Water heating accounts for around 18% of your home’s total energy use, the Department of Energy reveals, meaning your water heater plays an important role in keeping your daily home life comfortable. If you’re remodelling your home, you may find your water heater occupies too much room and interferes with your design plans. Relocating the heater can therefore be the ideal solution to this problem. However, moving your water heater requires careful planning and the help of an experienced contractor to complete the job safely and successfully.
Do you need to replace your heater?
Before moving your water heater, check out its existing condition. If it’s old and worn, it’s not worth spending the time and money you’ll need to invest in moving it. Water heaters last around nine years on average. Replacing a heater under seven years old usually isn’t necessary unless it’s already giving you trouble. However, it can be worthwhile to replace an older heater, especially if yours is already leaking or corroded. Water heater replacement cost can often be more affordable than getting it repaired. Even if repairing an old water heater is possible, this may only be a short-term solution that isn’t cost-effective in the long run. So, if your water heater is reaching the end of its life, you should really replace it with a new model.
Before moving your water heater…
After you’ve decided whether or not you need to replace your water heater, you’re ready to choose its new location. Many homeowners like to install their water heaters either in the garage or basement since these rooms have plenty of space, which also helps keep the heaters running as efficiently as possible. To prepare your chosen new location, you’ll have to open walls to install necessary electrical lines, pipes, and fittings. You’ll also need to install a vent pipe, which exits through the roof. Be sure to check local codes as many of them require water heaters to be positioned on raised platforms. Keep in mind these tasks will increase overall material and labor costs.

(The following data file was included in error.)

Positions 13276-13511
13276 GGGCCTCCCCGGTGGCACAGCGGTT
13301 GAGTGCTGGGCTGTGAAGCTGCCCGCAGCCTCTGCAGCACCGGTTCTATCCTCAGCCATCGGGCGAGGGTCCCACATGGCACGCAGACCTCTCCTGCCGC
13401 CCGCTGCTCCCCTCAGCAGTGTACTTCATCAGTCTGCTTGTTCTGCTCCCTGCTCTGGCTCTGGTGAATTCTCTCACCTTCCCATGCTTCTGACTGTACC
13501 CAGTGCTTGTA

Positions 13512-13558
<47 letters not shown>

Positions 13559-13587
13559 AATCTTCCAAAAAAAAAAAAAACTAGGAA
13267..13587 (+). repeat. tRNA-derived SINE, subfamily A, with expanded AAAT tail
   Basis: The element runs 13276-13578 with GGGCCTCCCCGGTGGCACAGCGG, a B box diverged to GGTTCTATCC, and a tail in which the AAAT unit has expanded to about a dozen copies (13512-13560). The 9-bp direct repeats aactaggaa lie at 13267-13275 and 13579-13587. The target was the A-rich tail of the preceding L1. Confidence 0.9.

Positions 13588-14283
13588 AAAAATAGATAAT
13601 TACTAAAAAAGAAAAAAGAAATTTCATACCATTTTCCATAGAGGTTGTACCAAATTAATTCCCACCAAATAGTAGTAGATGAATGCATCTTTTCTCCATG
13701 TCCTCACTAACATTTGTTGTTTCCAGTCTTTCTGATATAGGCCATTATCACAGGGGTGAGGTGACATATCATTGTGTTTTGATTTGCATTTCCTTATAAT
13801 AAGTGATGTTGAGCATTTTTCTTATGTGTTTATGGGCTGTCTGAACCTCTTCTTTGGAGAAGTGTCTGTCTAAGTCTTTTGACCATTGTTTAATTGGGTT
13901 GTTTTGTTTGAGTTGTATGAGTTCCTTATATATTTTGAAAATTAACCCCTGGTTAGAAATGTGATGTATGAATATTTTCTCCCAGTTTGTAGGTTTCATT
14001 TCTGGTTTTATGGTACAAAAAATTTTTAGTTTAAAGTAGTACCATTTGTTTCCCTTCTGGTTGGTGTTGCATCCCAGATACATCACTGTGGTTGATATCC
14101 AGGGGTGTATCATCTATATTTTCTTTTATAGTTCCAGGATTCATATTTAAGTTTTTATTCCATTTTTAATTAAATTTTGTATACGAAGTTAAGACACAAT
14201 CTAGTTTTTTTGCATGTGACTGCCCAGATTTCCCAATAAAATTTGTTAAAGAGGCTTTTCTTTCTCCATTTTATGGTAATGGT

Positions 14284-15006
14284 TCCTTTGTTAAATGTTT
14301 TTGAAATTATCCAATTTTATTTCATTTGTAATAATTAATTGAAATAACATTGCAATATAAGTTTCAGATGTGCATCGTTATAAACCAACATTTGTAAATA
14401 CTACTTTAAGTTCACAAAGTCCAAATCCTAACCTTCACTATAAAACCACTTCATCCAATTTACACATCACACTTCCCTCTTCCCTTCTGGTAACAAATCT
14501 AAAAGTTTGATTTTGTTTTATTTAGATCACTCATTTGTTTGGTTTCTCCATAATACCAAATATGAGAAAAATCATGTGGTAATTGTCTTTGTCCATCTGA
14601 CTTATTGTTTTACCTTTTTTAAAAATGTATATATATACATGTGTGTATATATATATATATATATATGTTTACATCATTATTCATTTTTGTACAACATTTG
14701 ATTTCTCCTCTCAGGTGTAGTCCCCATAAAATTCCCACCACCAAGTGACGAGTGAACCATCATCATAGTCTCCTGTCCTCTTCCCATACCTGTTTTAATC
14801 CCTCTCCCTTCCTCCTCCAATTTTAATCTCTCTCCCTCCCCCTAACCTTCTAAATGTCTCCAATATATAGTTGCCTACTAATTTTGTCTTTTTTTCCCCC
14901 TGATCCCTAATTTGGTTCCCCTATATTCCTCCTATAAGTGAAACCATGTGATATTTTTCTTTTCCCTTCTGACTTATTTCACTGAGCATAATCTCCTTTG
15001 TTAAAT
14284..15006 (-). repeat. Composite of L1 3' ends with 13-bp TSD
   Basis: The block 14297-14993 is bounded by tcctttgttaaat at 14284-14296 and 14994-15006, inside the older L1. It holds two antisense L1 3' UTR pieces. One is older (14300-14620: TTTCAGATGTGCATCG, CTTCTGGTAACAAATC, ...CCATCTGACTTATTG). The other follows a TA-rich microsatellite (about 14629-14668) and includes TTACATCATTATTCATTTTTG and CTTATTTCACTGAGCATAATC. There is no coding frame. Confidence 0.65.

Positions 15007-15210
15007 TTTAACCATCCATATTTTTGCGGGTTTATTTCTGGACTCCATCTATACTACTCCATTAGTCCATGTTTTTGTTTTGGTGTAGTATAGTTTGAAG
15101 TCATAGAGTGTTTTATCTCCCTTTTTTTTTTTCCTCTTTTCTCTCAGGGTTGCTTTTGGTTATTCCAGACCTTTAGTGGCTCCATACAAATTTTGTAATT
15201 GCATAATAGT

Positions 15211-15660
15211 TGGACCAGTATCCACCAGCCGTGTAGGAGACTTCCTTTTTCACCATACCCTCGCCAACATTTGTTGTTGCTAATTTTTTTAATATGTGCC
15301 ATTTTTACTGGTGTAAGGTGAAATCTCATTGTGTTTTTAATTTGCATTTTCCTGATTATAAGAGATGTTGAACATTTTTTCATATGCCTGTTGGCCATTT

Disconnecting and reconnecting safely
Your water heater should be disconnected and reconnected correctly before and after moving it. First, it’s essential to turn off the natural gas valve to prevent gas from leaking into your home. Also, shut off the main water valve to eliminate the risk of flooding and potential water damage. Your new water pipes should also be pressurized and assessed for leaks before the new heater is installed. This involves bleeding out the air from the water lines to make sure they’re able to control the flow of water correctly. After connecting the water heater to the water lines, turn on a cold-water faucet to bleed out the air before doing the same with a hot-water faucet.
Relocating your water heater during a home remodel can be a great way to create a more efficient home design. However, it’s essential to plan the job carefully and work with a contractor to ensure it’s done safely and correctly.